Lost in a busy news week dominated by Syria, Putin, Obama’s bungling, and the 9/11 anniversary was an important federal court ruling on September 10, resulting in a victory so that the motto “In God We Trust” can remain on all U.S. currency.
The Associated Press reported:
A federal judge has dismissed a lawsuit seeking removal of the words “In God We Trust” from U.S. coins and currency. Atheist groups and individuals argued that the national motto conveys a religious message that violates separation of church and state and puts them in a position of spreading a religious message when they engage in commerce.
In dismissing the suit, U.S. District Judge Harold Baer, Jr., wrote that “the Supreme Court has repeatedly assumed the motto’s secular purpose and effect” and that federal appeals courts “have found no constitutional violation in the motto’s inclusion on currency.” He added that while the plaintiffs might feel offended, they suffered no “substantial burden.” One of the plaintiffs said they’ll appeal the judges ruling.
The American Center for Law and Justice (ACLJ) in response to the judge’s ruling released a statement titled “Victory: In God We Still Trust.” Within the statement was a quote from the amicus brief the ACLJ filed in support of the United States’ motion to have the case dismissed:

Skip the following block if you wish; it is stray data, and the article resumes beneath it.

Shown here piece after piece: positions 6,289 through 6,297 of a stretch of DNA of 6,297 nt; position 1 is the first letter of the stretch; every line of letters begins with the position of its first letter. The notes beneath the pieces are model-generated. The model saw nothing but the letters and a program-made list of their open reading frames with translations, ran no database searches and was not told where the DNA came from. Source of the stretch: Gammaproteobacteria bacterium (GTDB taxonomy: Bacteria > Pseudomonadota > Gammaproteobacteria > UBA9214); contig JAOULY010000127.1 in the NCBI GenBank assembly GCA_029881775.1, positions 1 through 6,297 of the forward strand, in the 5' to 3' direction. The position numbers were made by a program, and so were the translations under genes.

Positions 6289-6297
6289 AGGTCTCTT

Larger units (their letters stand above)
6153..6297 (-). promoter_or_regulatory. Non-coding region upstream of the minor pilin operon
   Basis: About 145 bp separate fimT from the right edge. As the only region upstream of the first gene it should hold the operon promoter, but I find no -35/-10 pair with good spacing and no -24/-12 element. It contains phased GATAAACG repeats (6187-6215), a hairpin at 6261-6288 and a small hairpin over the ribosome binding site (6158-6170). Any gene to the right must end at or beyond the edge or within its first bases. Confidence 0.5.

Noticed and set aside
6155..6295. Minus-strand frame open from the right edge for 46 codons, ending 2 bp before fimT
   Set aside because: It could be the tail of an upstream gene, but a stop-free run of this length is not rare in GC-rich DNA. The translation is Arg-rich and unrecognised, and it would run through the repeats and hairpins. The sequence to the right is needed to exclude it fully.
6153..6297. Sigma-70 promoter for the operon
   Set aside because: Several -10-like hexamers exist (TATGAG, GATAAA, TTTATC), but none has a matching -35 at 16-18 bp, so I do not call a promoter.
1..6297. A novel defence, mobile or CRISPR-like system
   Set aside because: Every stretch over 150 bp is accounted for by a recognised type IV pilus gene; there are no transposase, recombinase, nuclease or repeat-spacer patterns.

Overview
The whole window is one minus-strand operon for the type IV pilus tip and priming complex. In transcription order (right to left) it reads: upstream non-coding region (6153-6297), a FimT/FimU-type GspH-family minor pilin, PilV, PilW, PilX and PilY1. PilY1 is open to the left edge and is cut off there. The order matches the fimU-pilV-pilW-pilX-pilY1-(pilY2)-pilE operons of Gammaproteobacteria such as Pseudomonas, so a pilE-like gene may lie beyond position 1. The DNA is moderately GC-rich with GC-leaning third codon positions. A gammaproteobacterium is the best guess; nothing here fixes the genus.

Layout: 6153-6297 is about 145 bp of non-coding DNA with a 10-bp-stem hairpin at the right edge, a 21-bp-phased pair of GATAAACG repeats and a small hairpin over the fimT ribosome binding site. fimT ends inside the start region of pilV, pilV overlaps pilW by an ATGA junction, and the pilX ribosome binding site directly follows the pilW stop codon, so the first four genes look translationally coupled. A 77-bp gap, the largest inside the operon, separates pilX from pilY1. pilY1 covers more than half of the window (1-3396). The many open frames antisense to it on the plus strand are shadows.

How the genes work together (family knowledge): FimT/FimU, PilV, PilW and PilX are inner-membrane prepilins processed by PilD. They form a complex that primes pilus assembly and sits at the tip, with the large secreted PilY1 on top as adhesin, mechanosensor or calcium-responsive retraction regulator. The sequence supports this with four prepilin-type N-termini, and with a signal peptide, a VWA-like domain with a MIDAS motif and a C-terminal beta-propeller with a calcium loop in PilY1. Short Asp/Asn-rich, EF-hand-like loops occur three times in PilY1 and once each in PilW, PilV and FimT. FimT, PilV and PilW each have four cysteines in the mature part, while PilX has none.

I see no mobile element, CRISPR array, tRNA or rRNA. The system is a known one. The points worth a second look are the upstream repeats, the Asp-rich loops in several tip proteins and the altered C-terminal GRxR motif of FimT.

Moreover, the inscription of the national motto . . . on the nation’s currency does not violate the Establishment Clause of the First Amendment to the United States Constitution. The national motto simply echoes the principle found in the Declaration of Independence that our freedoms come from God and not the state.
It is a wonderful moment when one is reminded that the unique concept upon which our nation was founded was, in fact, truly exceptional. (Especially since, thanks to Mr. Putin, the question over whether our nation is still exceptional has been up for discussion all week.)
But the atheists will persist in ignoring God’s role in our national creation and as the source of our freedoms. Also, as stated above, they will likely appeal the judges ruling.